He then explained the evolution of the ecumenical movement within the Catholic Church since its substantial beginnings in the 1960s, and the thrust of his Vatican department’s efforts to promote unity today.
Ecumenical efforts began in earnest, Bishop Farrell said, with the papacy of John XXIII. Before that, he said, most Catholics, including the clergy, were of the attitude that all non-Catholics were simply “outside the Church.”
Then, in 1959, Pope John XXIII was moved by the Holy Spirit to convoke the Second Vatican Council. His announcement to Vatican prelates was met with “shocked silence.” Characteristic of Pope John’s indomitable conviction and good humor, he responded, “I take it your silence means you all approve.”
When Pope John additionally made known his intention to invite non-Catholic observers to the Council, he was met with further disbelief. “They said, ‘We don’t even talk to them,’” quipped Bishop Farrell. But, he said, a “great miracle” happened: within three years, the Second Vatican Council issued a document supporting ecumenism.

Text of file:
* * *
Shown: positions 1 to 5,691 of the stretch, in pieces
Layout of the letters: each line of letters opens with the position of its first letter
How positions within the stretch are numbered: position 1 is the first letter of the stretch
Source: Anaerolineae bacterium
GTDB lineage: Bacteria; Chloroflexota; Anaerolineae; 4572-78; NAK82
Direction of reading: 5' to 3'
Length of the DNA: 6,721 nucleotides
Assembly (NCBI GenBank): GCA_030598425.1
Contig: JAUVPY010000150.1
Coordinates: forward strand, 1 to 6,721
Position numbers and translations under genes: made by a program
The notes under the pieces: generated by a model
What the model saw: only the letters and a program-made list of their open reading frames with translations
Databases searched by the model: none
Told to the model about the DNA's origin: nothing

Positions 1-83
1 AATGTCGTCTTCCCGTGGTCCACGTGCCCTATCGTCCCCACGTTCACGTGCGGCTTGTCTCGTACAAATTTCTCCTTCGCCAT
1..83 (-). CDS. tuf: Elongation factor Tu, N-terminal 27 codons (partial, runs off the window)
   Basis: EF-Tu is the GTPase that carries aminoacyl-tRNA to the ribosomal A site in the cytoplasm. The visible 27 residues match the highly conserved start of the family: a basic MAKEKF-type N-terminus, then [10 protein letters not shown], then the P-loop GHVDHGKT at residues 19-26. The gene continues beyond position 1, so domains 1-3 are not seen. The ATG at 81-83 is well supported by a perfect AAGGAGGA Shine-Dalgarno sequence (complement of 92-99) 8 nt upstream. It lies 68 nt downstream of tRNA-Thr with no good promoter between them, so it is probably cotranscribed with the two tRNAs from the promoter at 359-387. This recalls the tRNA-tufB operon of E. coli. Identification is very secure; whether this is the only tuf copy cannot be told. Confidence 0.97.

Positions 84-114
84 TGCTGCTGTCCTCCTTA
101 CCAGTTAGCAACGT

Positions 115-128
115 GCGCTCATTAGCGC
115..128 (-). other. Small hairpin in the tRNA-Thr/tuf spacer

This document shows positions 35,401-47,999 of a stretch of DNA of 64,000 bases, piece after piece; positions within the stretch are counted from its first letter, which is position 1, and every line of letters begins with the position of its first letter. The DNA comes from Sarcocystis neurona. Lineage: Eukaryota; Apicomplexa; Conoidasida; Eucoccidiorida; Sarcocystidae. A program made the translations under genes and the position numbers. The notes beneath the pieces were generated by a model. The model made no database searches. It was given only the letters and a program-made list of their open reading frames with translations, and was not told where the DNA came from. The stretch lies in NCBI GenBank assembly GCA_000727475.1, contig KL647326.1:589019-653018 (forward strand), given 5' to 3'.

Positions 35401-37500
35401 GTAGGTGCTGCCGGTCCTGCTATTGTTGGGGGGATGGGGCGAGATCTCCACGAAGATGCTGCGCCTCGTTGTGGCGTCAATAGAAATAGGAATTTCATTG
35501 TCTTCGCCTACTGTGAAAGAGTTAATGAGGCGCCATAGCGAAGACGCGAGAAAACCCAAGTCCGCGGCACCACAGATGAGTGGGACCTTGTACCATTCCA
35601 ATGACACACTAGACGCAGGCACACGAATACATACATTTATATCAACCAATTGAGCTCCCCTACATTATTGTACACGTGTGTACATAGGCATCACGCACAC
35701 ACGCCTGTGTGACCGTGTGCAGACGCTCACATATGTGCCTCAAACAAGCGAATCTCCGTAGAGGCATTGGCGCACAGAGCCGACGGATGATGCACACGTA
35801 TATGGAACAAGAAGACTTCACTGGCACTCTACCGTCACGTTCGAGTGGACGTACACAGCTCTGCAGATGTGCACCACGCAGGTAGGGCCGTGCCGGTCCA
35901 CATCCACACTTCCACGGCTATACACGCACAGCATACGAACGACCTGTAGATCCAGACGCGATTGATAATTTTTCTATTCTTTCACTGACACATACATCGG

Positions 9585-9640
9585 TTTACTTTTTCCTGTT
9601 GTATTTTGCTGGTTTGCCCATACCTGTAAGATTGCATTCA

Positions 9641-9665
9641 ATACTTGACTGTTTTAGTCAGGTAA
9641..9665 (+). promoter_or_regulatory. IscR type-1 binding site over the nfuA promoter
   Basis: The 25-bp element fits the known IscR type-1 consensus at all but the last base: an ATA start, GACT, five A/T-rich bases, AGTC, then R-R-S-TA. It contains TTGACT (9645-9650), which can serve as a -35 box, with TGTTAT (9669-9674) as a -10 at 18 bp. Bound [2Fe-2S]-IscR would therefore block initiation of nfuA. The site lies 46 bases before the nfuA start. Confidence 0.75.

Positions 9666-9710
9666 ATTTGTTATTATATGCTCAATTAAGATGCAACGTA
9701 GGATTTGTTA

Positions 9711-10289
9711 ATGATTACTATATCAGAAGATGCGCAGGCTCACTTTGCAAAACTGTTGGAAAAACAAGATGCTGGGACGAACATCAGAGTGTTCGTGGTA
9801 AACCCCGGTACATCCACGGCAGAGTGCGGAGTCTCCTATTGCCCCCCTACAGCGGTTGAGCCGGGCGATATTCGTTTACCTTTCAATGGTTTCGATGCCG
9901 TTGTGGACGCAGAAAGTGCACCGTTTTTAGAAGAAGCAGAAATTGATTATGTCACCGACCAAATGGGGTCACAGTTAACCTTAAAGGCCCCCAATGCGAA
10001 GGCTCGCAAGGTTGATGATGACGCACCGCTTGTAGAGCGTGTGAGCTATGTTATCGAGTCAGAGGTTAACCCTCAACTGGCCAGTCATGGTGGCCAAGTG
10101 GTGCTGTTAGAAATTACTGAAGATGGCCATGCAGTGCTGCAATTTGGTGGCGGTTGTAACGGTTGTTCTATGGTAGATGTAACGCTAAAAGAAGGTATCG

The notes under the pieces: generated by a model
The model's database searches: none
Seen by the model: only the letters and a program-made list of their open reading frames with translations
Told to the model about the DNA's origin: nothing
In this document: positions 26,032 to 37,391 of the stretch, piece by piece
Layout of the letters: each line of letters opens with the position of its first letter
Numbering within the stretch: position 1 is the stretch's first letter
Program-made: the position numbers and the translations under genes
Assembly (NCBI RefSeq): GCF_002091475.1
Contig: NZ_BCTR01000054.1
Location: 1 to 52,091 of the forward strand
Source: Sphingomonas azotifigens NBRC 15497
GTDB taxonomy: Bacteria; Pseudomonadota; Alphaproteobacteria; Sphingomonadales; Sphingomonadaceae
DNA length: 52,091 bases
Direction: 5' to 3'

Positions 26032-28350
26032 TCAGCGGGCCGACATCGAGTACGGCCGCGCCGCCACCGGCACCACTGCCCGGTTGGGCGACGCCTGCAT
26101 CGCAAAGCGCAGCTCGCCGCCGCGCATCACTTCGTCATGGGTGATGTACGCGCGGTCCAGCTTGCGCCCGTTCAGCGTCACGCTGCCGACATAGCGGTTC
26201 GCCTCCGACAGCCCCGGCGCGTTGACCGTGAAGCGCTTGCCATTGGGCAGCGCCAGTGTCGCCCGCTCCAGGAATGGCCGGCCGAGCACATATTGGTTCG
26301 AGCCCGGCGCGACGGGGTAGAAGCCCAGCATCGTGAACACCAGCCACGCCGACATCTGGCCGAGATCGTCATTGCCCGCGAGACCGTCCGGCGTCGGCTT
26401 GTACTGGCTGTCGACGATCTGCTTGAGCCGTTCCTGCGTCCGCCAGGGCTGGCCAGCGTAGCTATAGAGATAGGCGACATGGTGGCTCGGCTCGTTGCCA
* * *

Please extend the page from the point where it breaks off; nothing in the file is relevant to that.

The document emphasized two points, he said, “the shared baptism of all Christians—baptism into Christ’s Body,” and the conviction, quoting the document itself, that “the Holy Spirit does not refrain from using these churches and communities for the salvation of their members.”
Bishop Farrell then went on to explain the activities of the Catholic Committee for Cultural Collaboration, originally formed under his Vatican department in 1964 by Pope Paul VI for “reestablishing fraternal ties between the Catholic Church and the venerable Eastern Churches.” During the Cold War period, “it was a different world,” he said, and relations with the Eastern Orthodox Churches, many of them behind the Iron Curtain, had to be handled delicately and discreetly.